^{1}

^{*}

^{1}

We apply the distributional derivative to study the existence of solutions of the second order periodic boundary value problems involving the distributional Henstock-Kurzweil integral. The distributional Henstock-Kurzweil integral is a general intergral, which contains the Lebesgue and Henstock-Kurzweil integrals. And the distributional derivative includes ordinary derivatives and approximate derivatives. By using the method of upper and lower solutions and a fixed point theorem, we achieve some results which are the generalizations of some previous results in the literatures.

This paper is devoted to the study of the existence of solutions of the second order periodic boundary value problem (PBVP for brevity)

where and are the first and second order distributional derivatives of respectively, and is a distribution (generalized function).

If the distributional derivative in the system (1.1) is replaced by the ordinary derivative and, then (1) converts into

here, and and denote the first and second ordinary derivatives of. The existence of solutions of (1.2) have been extensively studied by many authors [1,2]. It is well-known, the notion of a distributional derivative is a general concept, including ordinary derivatives and approximate derivatives. As far as we know, few papers have applied distributional derivatives to study PBVP. In this paper, we have come up with a new way, instead of the ordinary derivative, using the distributional derivative to study the PBVP and obtain some results of the existence of solutions.

This paper is organized as follows. In Section 2, we introduce fundamental concepts and basic results of the distributional Henstock-Kurzweil integral or briefly the -integral. A distribution is -integrable on if there is a continuous function F on with whose distributional derivative equals. From the definition of the -integral, it includes the Riemann integral, Lebesgue integral, HK-integral and wide Denjoy integral (for details, see [3-5]). Furthermore, the space of -integrable distributions is a Banach space and has many good properties, see [6-8].

In Section 3, with the -integral and the distributional derivative, we generalize the PBVP (1.2) to (1.1). By using the method of upper and lower solutions and a fixed point theorem, we achieve some interesting results which are the generalizations of some corresponding results in the references.

In this section, we present the definition and some basic properties of the distributional Henstock-Kurzweil integral.

Define the space

where the support of a function is the closure of the set on which does not vanish, denote by. A sequence converges to if there is a compact set such that all have support in and for every the sequence of derivatives converges to uniformly on. Denote endowed with this convergence property by. Where is called test function if. The distributions are defined as continuous linear functionals on. The space of distributions is denoted by, which is the dual space of. That is, if then, and we write, for.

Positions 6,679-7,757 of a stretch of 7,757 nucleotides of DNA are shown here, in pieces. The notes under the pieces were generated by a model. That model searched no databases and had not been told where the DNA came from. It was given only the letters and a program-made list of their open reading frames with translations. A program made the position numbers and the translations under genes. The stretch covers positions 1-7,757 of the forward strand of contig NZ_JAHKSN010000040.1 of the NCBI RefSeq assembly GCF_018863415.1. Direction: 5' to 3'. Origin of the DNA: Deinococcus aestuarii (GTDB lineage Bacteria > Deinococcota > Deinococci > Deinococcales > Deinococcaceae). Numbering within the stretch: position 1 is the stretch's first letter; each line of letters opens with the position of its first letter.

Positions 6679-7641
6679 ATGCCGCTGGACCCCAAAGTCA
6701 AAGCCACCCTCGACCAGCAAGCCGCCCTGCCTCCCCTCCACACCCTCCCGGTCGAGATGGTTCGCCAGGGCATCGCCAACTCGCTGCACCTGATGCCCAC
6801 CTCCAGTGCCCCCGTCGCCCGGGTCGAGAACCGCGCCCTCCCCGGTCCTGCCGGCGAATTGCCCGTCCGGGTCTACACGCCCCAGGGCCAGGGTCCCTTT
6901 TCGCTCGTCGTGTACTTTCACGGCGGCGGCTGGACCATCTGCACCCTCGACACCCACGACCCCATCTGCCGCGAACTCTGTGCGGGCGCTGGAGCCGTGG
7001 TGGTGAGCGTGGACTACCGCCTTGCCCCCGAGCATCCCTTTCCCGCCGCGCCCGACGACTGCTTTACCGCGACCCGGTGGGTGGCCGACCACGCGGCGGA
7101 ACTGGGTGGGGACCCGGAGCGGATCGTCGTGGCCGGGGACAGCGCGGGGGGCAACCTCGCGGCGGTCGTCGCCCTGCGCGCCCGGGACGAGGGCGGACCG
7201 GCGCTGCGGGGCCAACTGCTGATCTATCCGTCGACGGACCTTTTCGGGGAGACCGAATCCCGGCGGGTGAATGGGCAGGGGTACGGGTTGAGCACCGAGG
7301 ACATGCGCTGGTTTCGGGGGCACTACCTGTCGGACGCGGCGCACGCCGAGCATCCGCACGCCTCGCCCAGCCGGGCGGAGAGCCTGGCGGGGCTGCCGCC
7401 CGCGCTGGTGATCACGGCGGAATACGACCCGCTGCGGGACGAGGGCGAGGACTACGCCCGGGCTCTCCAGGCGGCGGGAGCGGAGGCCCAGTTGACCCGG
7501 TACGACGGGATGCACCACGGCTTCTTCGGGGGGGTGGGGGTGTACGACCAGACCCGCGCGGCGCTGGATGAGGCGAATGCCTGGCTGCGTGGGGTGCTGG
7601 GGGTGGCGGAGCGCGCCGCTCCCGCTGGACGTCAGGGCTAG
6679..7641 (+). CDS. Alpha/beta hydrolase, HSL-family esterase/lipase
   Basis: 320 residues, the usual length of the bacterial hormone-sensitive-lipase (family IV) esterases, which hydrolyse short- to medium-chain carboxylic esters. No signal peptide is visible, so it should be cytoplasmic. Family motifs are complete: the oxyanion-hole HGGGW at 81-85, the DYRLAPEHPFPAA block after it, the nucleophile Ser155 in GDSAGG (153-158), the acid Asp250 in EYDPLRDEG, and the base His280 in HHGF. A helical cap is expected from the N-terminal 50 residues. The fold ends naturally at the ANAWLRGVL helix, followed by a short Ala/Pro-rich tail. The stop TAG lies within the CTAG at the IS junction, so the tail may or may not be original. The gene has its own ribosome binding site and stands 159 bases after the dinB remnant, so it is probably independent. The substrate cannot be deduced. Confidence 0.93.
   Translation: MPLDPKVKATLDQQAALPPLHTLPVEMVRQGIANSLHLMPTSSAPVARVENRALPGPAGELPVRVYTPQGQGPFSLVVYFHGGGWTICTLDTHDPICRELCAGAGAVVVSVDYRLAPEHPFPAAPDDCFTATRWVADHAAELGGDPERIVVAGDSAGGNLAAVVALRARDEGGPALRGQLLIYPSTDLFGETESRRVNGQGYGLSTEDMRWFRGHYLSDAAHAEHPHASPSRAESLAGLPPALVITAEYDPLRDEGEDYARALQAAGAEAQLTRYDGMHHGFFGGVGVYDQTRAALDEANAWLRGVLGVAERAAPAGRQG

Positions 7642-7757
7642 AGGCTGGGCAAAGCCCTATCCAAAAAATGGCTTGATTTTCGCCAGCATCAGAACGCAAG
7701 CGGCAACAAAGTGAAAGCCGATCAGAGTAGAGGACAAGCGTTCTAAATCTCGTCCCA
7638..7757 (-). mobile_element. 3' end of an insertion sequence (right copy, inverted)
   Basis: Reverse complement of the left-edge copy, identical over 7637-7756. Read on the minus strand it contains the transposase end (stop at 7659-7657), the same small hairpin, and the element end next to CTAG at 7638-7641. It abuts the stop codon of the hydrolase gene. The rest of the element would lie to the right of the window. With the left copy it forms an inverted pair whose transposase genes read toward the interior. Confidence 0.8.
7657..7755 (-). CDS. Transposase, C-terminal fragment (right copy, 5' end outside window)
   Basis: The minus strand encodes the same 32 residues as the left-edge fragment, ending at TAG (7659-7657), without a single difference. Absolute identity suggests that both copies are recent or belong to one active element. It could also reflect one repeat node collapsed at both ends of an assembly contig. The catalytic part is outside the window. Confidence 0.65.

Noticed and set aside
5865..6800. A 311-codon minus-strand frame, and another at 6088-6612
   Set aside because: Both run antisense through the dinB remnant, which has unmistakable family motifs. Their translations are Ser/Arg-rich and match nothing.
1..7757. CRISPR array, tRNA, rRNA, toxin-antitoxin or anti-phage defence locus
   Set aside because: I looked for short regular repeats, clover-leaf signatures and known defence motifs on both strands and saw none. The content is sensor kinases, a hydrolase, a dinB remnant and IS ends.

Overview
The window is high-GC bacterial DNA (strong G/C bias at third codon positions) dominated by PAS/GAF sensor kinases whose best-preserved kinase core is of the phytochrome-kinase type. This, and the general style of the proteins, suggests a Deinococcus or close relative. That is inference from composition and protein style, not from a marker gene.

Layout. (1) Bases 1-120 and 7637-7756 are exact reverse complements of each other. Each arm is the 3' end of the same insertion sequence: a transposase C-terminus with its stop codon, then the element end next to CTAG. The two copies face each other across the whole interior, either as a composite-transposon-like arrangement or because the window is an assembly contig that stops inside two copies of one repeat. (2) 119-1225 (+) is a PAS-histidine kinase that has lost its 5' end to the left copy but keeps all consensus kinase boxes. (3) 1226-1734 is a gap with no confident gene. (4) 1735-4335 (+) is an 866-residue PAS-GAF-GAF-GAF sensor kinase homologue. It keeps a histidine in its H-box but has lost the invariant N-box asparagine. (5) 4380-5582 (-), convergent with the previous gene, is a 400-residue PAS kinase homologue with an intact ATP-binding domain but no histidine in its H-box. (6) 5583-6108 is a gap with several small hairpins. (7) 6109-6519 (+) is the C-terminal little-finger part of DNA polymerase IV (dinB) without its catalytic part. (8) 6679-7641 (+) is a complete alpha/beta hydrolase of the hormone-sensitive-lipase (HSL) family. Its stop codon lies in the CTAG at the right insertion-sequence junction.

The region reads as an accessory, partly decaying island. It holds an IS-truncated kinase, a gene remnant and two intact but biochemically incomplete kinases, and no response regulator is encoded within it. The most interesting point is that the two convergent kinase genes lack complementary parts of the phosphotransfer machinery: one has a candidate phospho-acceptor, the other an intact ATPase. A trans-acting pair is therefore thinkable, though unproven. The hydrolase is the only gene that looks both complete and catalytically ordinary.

For all, we define the distributional derivative of to be a distribution satisfying , where is a test function.

Let be an open interval in, we define

the dual space of is denoted by.

Remark 2.1. and are and respectively if,.

Let be the space of continuous functions on, and

Note that is a Banach space with the uniform norm.

Now we are able to introduce the definition of the -integral.

Definition 2.1. A distribution is distributionally Henstock-Kurzweil integrable or briefly -integrable on if is the distributional derivative of a continuous function.

The -integral of on is denoted by

where is called the primitive of

and “” denotes the -integral. Analogously, we denote -integral and Lebesgue integral.

The space of -integrable distributions is defined by

With this definition, if then we have for all.

With the definition above, we know that the concept of the -integral leads to its good properties. We firstly mention the relation between the -integral and the -integral.

Recall that is Henstock-Kurzweil integrable on if and only if there exists a continuous function which is (generalized absolutely continuous, see [

Now we shall give some corresponding results of the distributional Henstock-Kurzweil integral.

Lemma 2.1. ([3, Theorem 4], Fundamental Theorem of Calculus).

1) Let, define. Then and.

2) Let. Then for all

For, we define the norm by

The following result has been proved.

Lemma 2.2. ([3, Thoerem 2]). With the norm, is a Banach space.

We now impose a partial ordering on: for, we say that (or) if and only if is a measure on (see details in [

whenever,. We also have other usual relations between the -integral and the ordering, for instance, the following result.

Lemma 2.3. ([9, Corollary 1]). If, and if and are -integrable, then is also -integrable.

We say a sequence converges strongly to if as. It is also shown that the following two convergence theorems hold.

Lemma 2.4. ([9, Corollary 4], Monotone convergence theorem for the -integral). Let be a sequence in such that and that as. Then in

and.

Lemma 2.5. ([7, Lemma 2.3], Dominated convergence theorem for the -integral). Let be a sequence in such that in. Suppose there exist satisfying.